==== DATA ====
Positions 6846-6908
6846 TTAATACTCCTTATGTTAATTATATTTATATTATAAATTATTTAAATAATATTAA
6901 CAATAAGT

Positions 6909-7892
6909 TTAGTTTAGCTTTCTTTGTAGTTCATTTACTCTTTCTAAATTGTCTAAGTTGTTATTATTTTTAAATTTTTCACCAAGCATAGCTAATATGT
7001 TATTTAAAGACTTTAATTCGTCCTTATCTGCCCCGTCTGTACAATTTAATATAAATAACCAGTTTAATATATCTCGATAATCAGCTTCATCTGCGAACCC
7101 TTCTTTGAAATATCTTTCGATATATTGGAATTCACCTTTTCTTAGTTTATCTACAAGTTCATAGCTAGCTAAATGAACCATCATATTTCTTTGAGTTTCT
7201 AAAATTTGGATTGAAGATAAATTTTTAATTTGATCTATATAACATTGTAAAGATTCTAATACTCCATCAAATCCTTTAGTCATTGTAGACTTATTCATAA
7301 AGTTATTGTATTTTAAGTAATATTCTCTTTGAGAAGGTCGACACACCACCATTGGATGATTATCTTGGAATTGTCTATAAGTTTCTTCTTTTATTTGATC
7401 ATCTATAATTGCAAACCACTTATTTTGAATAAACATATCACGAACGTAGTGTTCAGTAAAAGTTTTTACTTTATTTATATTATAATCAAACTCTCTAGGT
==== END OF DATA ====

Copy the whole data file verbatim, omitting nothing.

Positions 6846-6908
6846 TTAATACTCCTTATGTTAATTATATTTATATTATAAATTATTTAAATAATATTAA
6901 CAATAAGT

Positions 6909-7892
6909 TTAGTTTAGCTTTCTTTGTAGTTCATTTACTCTTTCTAAATTGTCTAAGTTGTTATTATTTTTAAATTTTTCACCAAGCATAGCTAATATGT
7001 TATTTAAAGACTTTAATTCGTCCTTATCTGCCCCGTCTGTACAATTTAATATAAATAACCAGTTTAATATATCTCGATAATCAGCTTCATCTGCGAACCC
7101 TTCTTTGAAATATCTTTCGATATATTGGAATTCACCTTTTCTTAGTTTATCTACAAGTTCATAGCTAGCTAAATGAACCATCATATTTCTTTGAGTTTCT
7201 AAAATTTGGATTGAAGATAAATTTTTAATTTGATCTATATAACATTGTAAAGATTCTAATACTCCATCAAATCCTTTAGTCATTGTAGACTTATTCATAA
7301 AGTTATTGTATTTTAAGTAATATTCTCTTTGAGAAGGTCGACACACCACCATTGGATGATTATCTTGGAATTGTCTATAAGTTTCTTCTTTTATTTGATC
7401 ATCTATAATTGCAAACCACTTATTTTGAATAAACATATCACGAACGTAGTGTTCAGTAAAAGTTTTTACTTTATTTATATTATAATCAAACTCTCTAGGT